Spinach and the Popeye Myth

PopeyeSpinach is a great leafy vegetable and one of our staples in the early spring and winter. I grow two varieties of baby leaf spinach, Ottawa and Amazon, both suited to early and late sowing and producing an abundance of leaves either for salads or cooking. I sow my first batch in the polytunnel in February with a repeat sowing in March, and if I have space an autumn sowing in September with a final sowing in late October. The September batch will give me an early winter crop and although the final sowing will be slow to germinate and hardly grow at all in the winter, it will start to produce a crop in early March as the day length increases. I don’t bother with a summer crop, mainly because there are other lovely vegetables to eat, but in my well drained soil it tends to bolt very quickly and the leaves get shredded by the wind.
Spinach has a well deserved reputation as a super food and for some of us will evoke childhood memories of the famous cartoon sailor Popeye and his favourite food which was the source of his great strength.
The leaves are rich in iron but it is bound to the oxalic acid in the plant which makes it difficult for the body to absorb. The high iron content of spinach is part of the Popeye myth, however his creator E.C. Segar promoted spinach for its vitamin A content and not its iron. Spinach is also rich in vitamin K and provides a healthy amount of vitamins C, B2 and B6. Although the iron in spinach may not have been responsible for Popeye’s biceps, recent research suggests that the nitrates it contains promotes muscle growth.
There is always an abundance of reasons why we should eat our greens, but however much you might love Popeye, spinach has a bad reputation as a slimy, watery, bitter vegetable. As ever the secret is in the preparation and the cooking.
To be at its best it really has to be cut and cooked on the same day, but if you don’t grow your own try to buy unwashed spinach. The leaves will need a good rinse in cold water and draining to remove all but a surface coating of water – a salad spinner works really well. If the spinach is too wet it will end up slimy and watery. It needs minimal cooking and gentle treatment, think seconds not minutes! I usually add the leaves to a large saute pan moistened with a drizzle of oil or butter, cover and cook for less than a couple of minutes, removing the lid for the last 30 seconds. Just enough to wilt the leaves. There should not be any excess liquid, but if necessary drain in colander. If you have a large amount you may need to turn it with some tongs during cooking. Prior to adding the leaves you can gently cook some chopped garlic, grated ginger, grated lemon zest or finely chopped lemon grass. For a spinach purée, I blitz the leaves in the food processor after washing until finely chopped, and then cook, stirring in some crème fraîche and grated nutmeg before serving.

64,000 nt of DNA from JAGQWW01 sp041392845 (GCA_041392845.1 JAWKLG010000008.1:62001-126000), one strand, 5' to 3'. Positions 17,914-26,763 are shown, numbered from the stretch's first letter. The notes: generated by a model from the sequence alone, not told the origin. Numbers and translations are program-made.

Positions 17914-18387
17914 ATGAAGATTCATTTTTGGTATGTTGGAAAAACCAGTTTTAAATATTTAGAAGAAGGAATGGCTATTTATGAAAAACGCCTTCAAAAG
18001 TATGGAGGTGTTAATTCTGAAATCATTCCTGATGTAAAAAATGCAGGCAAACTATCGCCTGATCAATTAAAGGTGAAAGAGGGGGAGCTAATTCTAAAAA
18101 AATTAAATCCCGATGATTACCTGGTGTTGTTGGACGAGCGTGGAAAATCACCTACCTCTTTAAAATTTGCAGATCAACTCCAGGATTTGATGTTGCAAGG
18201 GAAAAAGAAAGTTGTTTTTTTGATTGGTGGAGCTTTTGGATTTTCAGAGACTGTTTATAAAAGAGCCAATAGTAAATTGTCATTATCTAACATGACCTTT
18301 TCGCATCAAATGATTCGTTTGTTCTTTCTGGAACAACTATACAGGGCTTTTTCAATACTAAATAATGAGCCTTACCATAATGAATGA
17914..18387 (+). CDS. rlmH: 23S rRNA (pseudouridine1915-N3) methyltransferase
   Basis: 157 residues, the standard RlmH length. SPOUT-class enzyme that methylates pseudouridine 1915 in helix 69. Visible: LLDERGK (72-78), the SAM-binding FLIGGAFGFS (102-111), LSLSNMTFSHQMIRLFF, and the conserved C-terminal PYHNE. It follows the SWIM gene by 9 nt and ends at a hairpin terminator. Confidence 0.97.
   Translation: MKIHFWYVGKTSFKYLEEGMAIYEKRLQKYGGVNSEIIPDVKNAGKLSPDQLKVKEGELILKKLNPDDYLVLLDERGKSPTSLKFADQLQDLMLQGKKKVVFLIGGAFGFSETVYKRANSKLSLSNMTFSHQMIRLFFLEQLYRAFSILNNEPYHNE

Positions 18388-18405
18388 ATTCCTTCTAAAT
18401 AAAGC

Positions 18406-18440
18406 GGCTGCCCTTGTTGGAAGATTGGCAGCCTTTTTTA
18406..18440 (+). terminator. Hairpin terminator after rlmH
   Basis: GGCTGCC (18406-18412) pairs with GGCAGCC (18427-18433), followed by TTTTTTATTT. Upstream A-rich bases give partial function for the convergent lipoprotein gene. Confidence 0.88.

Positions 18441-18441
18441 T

I tend to save the small leaves for salads and find that the large more matures leaves are better for cooking. Very large leaves are either best shredded before cooking or tied as a bunch and dunked in a pan of rapidly boiling water for 30 seconds.
In the spring, baby spinach leaves are invaluable as a salad base and are robust enough for a hearty warm salad, perfect for lunch a on chilly spring day. I’ve added one of my favourite recipes, with some suggested variation, to the Croft Kitchen recipe collection.

Flora’s Revenge

Phaeton

Jasper tablet of ‘The Fall of Phaeton’, c.1780, ©National Museums Liverpool

If you go around implying that someone’s daughter is a flirtatious flibbertigibet it is reasonably predictable that her father won’t be too impressed. Now if dad happens to be Zeus you can probably expect the odd thunderbolt and the wrath of the whole pantheon of gods.
I knew I was in trouble when the ravens took to sitting on the cottage roof. Fortunately I did not meet the fate of poor Phaeton, so I’ll be back as soon as I’ve finished my penance.

Northern Spring

Wall-painting-of-Flora

Primavera, the embodiment of spring, from the Villa Arianna, Stabiae, 1st century AD. © Soprintendenza Speciale per i Beni Archeologici di Napoli e Pompei

If the wheel of the celestial seasons turns on the axis of a pomegranate* it is not too surprising that spring is as contrary and unpredictable as any daughter of Eve.
In the north she arrives as a thawing ice maiden suffusing the dark skies with a soft opalescent light as she is release from the grasp of Hades. Still wrapped in the soft grey of winter she scatters ice diamonds to form the dew to bathe May Queens and the flowers for maidenly coronets. Her smile may be ripe with promises but her touch can be frigid and her breath glacial.
Innocently coquettish she will turn a young man’s fancy, inspire elegiac larks and transform a monochrome landscape with gentle verdant hues. Her honeyed words drift on a warm zephyr and fill the air with the fragrance of romance to enchant the unwary. As a courtesan might reveal a glimpse of stocking or a harlot a flash a crimson petticoat, she will lure you with fantasies of summer and then turn a cold shoulder. Beware the raging passions of spring fever which burn at midday, are tepid by tea time  and turn cold by the light of the moon. After all March madness turns us all into April fools.

*There is always more to a Greek myth than meets the eye. One has to feel sorry for Demeter who was prepared to plunge the world into eternal winter to get Persephone back from Hades. I do not think that she would have been best pleased when she discovered that her daughter had eaten pomegranate seeds and so had to return to Hades for part of the year.